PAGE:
MALVERN, Pa. — Five Penn State Great Valley graduate students recently worked nonstop to analyze a complex, 14 million row dataset from Indeed.com. Little did they know that just 48 hours later they would be recognized for their findings and creativity after two rounds of presentations.
Ashish Chauhan, Jackie Markle, Harsha Polisetty, Karpagalakshmi Rajagopalan, and Dhara Thakkar — all students in the campus’ Master of Professional Studies in Data Analytics program — recently competed at Penn State’s DataFest. A national event held through the American Statistical Association, DataFest is a 48-hour competition for teams of two to five undergraduate and graduate students to find meaning in large and complex datasets.
Dubbing themselves the Analytical Assassins, the team arrived in University Park on a Friday evening to compete against 77 registered teams. At 6 p.m., they received the dataset from Indeed.com, a job search website. Each row of data represented one day of a posting, and teams were tasked to provide advice or insight to job seekers.
They immediately started cleaning data to begin their analysis. To evaluate the dataset, they looked at features like dates, job description length, minimum experience, required education level, and clicks per day.
“We were able to quickly load and read the huge data through libraries in R that are especially useful for reading such datasets,” said Rajagopalan. “After that, we went through a whole cyclical process of cleaning, exploration and modeling to come up with the best possible solutions.”
Team members had their own focus and specializations, but also worked collaboratively. Markle and Rajagopalan cleaned and aggregated the data, Chauhan and Rajagopalan implemented machine learning methods, and Polisetty and Thakkar were responsible for data visualization. They relied on skills cultivated through class projects, independent studies, and research assistantships in the campus’ Big Data Lab, and they used various tools including Tableau, Python, Java, and R.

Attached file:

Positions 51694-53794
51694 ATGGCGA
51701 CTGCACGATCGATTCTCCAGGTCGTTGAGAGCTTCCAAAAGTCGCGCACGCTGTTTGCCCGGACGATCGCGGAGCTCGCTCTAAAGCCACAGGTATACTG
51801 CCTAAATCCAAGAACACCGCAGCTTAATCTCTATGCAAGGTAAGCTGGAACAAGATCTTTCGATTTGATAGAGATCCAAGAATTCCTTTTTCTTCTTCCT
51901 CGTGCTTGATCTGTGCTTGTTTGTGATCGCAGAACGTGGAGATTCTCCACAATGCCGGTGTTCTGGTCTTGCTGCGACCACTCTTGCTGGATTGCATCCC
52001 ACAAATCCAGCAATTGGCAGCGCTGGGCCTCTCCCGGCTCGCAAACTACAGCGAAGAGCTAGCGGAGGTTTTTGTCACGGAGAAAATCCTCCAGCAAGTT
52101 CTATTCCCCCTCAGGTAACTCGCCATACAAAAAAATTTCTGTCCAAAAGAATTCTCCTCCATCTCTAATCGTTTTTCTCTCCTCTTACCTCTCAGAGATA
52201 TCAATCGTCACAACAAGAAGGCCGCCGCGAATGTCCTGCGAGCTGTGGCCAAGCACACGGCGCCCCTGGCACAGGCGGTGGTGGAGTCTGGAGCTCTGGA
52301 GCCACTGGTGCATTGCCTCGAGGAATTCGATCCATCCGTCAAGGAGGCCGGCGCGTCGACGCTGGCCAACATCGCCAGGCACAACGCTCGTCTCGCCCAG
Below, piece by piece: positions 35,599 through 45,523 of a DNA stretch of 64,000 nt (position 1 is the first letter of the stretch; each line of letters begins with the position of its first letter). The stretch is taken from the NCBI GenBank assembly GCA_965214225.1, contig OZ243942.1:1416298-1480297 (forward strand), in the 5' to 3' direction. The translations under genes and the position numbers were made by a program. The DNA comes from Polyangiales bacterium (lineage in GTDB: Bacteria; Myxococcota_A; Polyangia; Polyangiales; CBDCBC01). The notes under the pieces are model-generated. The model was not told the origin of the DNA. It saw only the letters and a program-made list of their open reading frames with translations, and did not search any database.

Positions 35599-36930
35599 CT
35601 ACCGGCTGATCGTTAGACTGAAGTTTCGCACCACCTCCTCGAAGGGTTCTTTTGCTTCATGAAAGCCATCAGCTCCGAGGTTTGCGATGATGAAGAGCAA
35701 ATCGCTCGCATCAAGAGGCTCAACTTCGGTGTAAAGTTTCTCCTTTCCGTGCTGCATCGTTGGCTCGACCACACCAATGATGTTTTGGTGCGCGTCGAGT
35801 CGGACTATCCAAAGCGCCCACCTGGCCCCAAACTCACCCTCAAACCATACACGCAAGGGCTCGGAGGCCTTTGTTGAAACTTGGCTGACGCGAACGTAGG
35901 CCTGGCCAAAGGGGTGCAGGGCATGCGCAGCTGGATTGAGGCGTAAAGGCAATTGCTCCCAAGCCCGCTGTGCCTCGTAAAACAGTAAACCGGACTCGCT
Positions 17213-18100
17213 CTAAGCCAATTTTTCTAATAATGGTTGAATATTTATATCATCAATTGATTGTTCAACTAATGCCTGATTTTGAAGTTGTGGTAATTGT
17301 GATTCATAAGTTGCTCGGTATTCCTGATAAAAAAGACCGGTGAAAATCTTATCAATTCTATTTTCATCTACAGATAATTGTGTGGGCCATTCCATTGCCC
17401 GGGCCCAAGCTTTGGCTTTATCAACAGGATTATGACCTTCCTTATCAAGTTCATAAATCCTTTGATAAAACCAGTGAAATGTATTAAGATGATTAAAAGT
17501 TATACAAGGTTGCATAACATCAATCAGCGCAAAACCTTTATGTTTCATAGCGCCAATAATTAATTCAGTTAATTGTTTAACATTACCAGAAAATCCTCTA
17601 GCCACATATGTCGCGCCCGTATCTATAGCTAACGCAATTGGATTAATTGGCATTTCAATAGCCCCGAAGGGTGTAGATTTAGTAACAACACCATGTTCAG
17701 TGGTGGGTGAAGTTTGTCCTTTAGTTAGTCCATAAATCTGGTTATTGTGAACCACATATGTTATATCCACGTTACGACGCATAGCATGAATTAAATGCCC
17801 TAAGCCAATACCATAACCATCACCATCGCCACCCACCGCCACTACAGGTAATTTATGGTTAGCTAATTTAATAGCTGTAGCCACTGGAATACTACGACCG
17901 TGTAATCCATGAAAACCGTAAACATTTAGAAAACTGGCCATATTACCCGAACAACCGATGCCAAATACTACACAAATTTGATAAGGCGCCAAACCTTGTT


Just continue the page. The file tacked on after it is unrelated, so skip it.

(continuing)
“As part of my independent study, I learned a lot of tricks in data cleaning and integration using R,” said Rajagopalan. “A course in data-driven decision-making gave me a strong foundation in core concepts, and I was able to successfully apply them in real time.”
But the students also learned new abilities as they worked with extreme time limitations. Deeply focused on their analysis, the team worked around the clock. The team took shifts sleeping, so their work was continuous and a true team effort.
“Working on real-time data helped us gain more experience in machine learning parameter tuning, data visualization, and data cleaning,” Chauhan said. “But the best part in this event was taking a break and walking through the streets of the University Park campus and planning further steps to execute our model.”
Running on little-to-no sleep, the team delivered a three-minute presentation that Sunday, summarizing their findings to a judging panel of faculty and industry professionals. After being announced as finalists, the Analytical Assassins presented once more before being named runners up. They also received acknowledgement as the most creative team.
It was an exciting and surprising experience for the students.
“With the competition we had, we didn’t expect to win,” Polisetty said. “I enjoyed learning from all the participants’ presentations. Everyone had a unique approach for their project. As an aspiring data scientist, I enjoyed the opportunity to learn new skills.”
The other Analytical Assassins agreed — participating in DataFest was worthwhile and rewarding.
“DataFest was so grueling, yet fun-filled at the same time,” said Rajagopalan.
“It was an amazing experience,” added Thakkar. “In the end, it was all possible because of great team work.”
This was the second year that students from Penn State Great Valley attended the event. Markle participated last year along with three other students in the data analytics, information science, and engineering management programs. The team placed in the top five.